4 Heat-Related Illnesses and How to Avoid Them

Survival News

Heat-related illnesses are a legitimate concern during the summer season. Not only do they delay lives but they are also a major cause for hospitalization each year. The Center for Disease Control reports that over 600 people die each year from extreme heat-related conditions. Heat-related illnesses occur when one has an abundance of heat or humidity exposure with little to no hydration or cool air by either hot weather or direct sun exposure. Those most susceptible to heat-related illnesses typically live in hot climates and may be very physically active in the summertime.

Children and teens are more at risk due to the way their bodies process heat. Because they do not sweat the way grown adults do, they are less efficient at cooling themselves down. When the body temperature rises too high and too quickly, risks such as brain damage and damage to other vital organs may occur. Additionally, children do not tend to feel as thirsty as adults do when in need of water. Because children are so active between play and sports activities, it is important that parents and caretakers are aware of heat-related illness symptoms and the precautions that help to avoid them altogether. This does not mark all adults safe from danger. Adults who are overweight, on certain medications or who have been drinking alcohol are also very susceptible to heat illnesses as well.

These emergencies can happen in two different ways. One, exertional heat illness happens when overexerting oneself physically in a hot environment. The second way is non-exertional heat illness happening when one is trapped inside of a hot environment. For instance, this can occur when camping in very hot weather with little shade and no air conditioning or a child who is left inside of a vehicle on a hot day. Check out these four common types of heat-related illnesses and how to avoid them.

1. Heat Rash

A heat rash is not life-threatening but can be very uncomfortable. It occurs when the skin becomes irritated during hot and humid weather. Anyone can endure a heat rash but it is most common in young children. It can appear in red, pimple-like bumps or blisters on the chest, neck, groin and elbow creases. The only way to avoid this type of heat-related illness is to stay in cooler temperatures indoors and keep the skin areas dry. Dusting powder can be helpful for comfort and to keep the skin from moisture.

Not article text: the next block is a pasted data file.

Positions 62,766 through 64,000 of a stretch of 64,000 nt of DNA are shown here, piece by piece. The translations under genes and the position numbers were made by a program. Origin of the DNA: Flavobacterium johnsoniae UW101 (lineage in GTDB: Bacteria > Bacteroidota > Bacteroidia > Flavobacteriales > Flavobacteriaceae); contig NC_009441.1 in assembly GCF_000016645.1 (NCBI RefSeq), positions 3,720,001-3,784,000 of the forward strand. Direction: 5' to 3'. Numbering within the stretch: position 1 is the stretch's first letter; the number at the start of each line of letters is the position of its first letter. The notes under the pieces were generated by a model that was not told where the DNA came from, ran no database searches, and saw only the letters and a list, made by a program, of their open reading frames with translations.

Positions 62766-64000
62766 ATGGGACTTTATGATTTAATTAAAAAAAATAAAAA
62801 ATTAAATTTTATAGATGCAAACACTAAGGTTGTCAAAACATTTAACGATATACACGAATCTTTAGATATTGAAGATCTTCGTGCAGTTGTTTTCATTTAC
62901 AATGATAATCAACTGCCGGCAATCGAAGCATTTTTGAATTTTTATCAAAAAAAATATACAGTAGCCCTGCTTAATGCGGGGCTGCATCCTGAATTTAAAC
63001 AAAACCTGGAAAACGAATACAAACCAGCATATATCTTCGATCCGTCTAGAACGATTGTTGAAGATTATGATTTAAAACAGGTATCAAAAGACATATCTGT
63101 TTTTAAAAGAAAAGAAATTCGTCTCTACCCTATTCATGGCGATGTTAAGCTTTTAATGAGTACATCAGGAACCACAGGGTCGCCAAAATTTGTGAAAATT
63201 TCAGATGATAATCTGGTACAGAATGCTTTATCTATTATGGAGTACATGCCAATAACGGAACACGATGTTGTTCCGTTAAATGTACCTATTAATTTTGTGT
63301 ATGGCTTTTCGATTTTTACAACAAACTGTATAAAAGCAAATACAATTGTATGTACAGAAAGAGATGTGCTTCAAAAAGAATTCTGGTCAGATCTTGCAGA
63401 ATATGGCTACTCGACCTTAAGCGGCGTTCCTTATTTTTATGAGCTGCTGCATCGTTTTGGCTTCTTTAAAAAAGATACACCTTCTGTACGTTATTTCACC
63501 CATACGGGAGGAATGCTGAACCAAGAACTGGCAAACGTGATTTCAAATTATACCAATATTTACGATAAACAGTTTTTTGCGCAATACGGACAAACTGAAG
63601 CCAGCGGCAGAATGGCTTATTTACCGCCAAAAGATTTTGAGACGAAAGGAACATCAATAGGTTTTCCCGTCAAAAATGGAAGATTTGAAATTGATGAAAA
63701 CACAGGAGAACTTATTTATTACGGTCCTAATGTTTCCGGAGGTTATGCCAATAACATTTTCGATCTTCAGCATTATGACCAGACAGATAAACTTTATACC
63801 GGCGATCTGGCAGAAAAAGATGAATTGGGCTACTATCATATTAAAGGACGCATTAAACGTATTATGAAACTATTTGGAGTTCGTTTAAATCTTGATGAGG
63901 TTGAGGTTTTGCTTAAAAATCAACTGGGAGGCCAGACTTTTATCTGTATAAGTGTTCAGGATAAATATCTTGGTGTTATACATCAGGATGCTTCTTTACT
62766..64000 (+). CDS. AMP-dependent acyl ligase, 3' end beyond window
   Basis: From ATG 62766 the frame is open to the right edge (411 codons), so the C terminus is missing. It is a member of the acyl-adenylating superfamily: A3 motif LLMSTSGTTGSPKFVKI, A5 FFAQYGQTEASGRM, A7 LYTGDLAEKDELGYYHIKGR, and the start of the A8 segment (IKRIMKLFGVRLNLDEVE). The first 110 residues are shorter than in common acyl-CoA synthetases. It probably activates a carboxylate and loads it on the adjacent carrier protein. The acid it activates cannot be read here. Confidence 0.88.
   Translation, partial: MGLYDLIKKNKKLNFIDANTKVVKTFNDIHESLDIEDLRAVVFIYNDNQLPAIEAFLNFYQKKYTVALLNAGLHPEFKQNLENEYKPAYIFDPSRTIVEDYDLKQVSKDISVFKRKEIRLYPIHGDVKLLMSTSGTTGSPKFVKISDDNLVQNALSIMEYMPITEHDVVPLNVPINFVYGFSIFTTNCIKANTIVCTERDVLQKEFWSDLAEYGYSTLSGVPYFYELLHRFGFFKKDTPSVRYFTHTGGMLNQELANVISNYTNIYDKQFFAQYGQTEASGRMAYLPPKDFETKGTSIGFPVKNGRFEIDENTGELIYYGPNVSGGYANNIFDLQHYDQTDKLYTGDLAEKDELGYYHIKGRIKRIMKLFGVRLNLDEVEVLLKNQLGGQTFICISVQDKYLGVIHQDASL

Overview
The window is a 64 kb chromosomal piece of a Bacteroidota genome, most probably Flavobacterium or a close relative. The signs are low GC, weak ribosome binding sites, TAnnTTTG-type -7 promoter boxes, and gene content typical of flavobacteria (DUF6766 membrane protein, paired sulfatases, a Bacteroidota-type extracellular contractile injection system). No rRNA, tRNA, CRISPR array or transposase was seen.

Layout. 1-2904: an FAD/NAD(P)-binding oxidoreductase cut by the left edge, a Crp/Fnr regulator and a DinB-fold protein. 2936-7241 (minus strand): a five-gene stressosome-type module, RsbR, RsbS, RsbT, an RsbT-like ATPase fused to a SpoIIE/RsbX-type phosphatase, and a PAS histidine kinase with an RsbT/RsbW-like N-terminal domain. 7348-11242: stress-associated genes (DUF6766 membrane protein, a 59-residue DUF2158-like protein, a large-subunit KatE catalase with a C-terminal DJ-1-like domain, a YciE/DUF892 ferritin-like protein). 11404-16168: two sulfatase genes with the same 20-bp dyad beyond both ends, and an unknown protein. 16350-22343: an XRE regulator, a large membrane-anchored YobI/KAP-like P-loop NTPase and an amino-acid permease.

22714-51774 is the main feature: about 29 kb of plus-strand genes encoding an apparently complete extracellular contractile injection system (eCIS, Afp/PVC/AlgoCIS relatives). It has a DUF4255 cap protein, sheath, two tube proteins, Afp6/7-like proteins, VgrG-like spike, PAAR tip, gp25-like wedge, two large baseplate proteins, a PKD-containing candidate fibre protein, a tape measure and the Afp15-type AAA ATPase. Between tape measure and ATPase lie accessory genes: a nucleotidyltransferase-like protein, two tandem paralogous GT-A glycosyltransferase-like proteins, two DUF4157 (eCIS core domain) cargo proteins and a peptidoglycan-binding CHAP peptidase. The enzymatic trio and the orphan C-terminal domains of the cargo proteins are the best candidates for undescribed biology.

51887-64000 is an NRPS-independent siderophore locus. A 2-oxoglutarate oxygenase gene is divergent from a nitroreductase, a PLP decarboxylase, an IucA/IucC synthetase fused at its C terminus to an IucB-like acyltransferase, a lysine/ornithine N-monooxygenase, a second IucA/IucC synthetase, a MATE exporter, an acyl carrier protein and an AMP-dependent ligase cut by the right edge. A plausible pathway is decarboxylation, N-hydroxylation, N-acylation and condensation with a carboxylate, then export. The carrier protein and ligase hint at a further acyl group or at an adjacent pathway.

2. Heat Cramps

These are the mildest form of heat-related illness and can be resolved fairly easily. Symptoms consist of muscle cramps and spasms either during or after strenuous activity and sweating excessively in hot temperatures. This happens due to the imbalance and loss of salt in the body from excessive sweating. The skin may be flushed and moist. If this occurs, it is important to move to a cool place out of direct sunlight and take some time to rest. Discontinue physical activity. You can cool down by removing clothing and placing wet cloths over the body. Have a cool drink that contains salt and sugar which will help balance electrolytes and restore some hydration. Sports drinks are best if available. To help sore muscles, slow and gentle massaging and stretching is best.

3. Heat Exhaustion

Heat exhaustion is more intense than heat cramps and marked by some more concerning symptoms. You may feel muscle cramps and also have pale and most skin as well. In addition to this, there is typically a fever above 100.4 forming alongside some nausea, vomiting, diarrhea, paleness, headache, weakness, fatigue, feeling faint and even anxious feelings. Not all symptoms have to be present to have heat exhaustion. It is important to get to a cool place right away. Let your body rest and remove any clothing possible and cover the body in cool, wet cloths. A sports drink is advisable and even a trip to the emergency room if symptoms do not ease up quickly, you may need fluids through an IV catheter to rehydrate. People who work in outdoor environments and hot temperatures are typically vulnerable to this type of heat illness.